1.4   Persons seeking international protection should have automatic access to free legal defence and assistance.

1.5   The Committee welcomes the inclusion of the humanitarian clauses under discretionary clauses but would wish the implementation framework to be specified so that these discretionary and sovereignty clauses cannot be transformed to work against the interests and protection of asylum seekers.

1.6   The Committee emphasises the need always to examine the situation of each applicant individually, also when determining which Member State is responsible for the exhaustive examination of the application, and to consider subsidiary protection if and only if the conditions for the first convention status (refugee) are not met.

1.7   The Committee reiterates its recommendation to Member States and the European Union not to use lists of so-called safe third countries until the establishment of a common list, used by all Member States, and submitted to human rights NGOs, the European Parliament, and national parliaments, especially at the stage of determining which Member State is responsible for examining the application.

1.8   The Committee regrets that the detention of asylum seekers has not been declared an unacceptable practice unless and only unless this has been ordered by a court of law.

1.9   In accordance with the case-law of the European Court of Human Rights, the Committee would like appeals to be systematically considered to have suspensive effect in cases of forced return or so-called voluntary return.

1.10   The Committee advocates putting the experience of human rights NGOs to good use by giving them access to persons seeking international protection and giving asylum seekers access to assistance, and allowing Member States to harness their expertise, possibly involving them in training programmes for officials responsible for adjudicating asylum and protection claims, also during the crucial stage of determining the Member State responsible, and to take the local dimension into account in order to enable local and regional authorities to obtain assistance and support from the competent NGOs.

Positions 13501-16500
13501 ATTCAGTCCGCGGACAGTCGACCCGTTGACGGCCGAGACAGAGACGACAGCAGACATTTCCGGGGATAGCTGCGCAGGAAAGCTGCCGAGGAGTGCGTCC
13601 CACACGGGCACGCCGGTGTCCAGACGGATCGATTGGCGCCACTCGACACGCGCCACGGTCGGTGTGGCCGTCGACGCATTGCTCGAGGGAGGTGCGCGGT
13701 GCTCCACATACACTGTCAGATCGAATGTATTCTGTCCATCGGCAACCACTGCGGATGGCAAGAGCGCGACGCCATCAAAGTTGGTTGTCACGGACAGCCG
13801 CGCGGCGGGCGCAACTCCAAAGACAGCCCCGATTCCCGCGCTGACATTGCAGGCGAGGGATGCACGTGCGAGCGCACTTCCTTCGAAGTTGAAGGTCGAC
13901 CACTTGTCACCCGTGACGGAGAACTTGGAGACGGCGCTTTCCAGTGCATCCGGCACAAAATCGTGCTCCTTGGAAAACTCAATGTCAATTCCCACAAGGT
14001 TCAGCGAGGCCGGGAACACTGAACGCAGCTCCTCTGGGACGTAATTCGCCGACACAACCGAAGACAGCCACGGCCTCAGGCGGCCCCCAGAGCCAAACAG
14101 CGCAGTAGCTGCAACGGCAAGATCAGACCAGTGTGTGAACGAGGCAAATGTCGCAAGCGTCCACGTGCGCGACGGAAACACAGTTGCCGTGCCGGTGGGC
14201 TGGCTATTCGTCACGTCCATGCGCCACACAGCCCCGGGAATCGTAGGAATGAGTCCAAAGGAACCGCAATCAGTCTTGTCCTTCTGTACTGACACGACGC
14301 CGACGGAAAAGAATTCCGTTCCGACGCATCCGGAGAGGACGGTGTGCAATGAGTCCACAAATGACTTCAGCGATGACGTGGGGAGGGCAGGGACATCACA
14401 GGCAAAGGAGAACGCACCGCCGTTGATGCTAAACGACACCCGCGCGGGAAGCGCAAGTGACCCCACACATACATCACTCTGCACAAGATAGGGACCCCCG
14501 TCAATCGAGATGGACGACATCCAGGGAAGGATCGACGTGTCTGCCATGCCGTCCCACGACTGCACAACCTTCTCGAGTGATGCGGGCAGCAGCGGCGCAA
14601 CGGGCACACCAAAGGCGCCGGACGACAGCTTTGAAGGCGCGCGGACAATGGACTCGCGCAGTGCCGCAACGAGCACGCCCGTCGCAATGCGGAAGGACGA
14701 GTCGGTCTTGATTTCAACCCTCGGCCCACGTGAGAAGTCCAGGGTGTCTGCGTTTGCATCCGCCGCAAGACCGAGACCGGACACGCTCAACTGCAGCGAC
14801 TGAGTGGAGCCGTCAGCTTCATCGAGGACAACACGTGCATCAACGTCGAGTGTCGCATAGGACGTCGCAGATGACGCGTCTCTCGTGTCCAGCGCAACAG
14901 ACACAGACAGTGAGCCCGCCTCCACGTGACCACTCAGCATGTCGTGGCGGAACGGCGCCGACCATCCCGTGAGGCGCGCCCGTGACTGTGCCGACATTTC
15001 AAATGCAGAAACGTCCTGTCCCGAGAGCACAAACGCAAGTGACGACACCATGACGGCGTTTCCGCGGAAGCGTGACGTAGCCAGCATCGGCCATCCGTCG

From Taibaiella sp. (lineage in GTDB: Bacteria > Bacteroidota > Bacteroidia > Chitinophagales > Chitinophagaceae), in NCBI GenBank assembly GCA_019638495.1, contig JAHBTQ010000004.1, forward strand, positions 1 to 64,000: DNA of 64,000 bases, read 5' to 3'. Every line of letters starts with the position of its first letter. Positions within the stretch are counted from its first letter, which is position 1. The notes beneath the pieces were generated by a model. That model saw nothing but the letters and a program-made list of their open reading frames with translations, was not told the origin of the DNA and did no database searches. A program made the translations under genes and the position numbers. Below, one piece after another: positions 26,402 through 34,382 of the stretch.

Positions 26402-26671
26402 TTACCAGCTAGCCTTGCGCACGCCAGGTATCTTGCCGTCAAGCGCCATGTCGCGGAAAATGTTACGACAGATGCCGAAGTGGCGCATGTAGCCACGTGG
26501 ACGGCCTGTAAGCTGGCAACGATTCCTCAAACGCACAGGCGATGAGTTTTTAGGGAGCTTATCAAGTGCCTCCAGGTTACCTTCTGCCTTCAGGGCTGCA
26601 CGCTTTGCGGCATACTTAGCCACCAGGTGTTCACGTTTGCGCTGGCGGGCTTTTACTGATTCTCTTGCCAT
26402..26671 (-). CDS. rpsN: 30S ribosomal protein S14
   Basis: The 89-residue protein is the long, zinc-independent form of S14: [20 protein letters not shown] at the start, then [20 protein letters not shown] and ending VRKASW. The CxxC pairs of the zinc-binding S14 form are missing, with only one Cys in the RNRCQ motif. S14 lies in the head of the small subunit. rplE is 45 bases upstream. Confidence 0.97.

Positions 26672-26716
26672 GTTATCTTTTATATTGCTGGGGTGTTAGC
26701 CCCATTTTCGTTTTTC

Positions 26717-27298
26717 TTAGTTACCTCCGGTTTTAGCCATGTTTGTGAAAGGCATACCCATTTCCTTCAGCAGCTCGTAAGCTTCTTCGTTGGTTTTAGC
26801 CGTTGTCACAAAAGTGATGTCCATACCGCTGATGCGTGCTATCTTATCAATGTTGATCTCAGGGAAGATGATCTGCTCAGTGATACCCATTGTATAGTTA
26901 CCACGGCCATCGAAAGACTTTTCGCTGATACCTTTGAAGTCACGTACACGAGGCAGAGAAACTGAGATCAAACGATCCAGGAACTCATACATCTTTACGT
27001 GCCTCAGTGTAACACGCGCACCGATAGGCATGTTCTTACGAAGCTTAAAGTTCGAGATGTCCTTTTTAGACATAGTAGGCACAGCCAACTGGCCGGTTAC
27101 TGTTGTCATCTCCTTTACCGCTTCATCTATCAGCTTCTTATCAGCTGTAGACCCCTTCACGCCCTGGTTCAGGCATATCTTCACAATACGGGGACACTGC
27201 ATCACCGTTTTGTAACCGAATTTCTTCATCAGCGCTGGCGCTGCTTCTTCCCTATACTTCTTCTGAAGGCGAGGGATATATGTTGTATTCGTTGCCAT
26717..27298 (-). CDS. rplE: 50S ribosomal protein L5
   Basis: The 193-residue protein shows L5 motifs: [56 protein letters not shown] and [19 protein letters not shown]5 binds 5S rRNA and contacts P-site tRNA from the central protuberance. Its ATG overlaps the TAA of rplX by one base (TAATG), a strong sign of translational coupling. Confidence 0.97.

1.11   The Committee recommends that Member States step up their activities against criminals engaged in human trafficking; ratify international instruments to combat crime, including the two Additional Protocols to the United Nations Convention against Transnational Organised Crime; strike from their lists of safe third countries, countries that have failed to ratify these instruments and the Geneva Convention for the protection of refugees; and also ensure the protection and exemption from prosecution of victims of human trafficking through greater respect for their right to international protection when they seek asylum or protection, and to do so as soon as public officials have knowledge of the situation; and to ensure that they are trained accordingly.

1.12   Confidentiality and management of personal data

The EESC welcomes proposals to ensure greater data security in Eurodac (COM(2008) 825-3), including the insertion of obligations for each Member State to put in place a security plan designed physically to protect data, to deny access for unauthorised persons and to prevent, inter alia, the unauthorised use, reading, copying or input of data (1). The particular vulnerability of asylum seekers to dangers which could result from the publication of data demand high standards of confidentiality and security.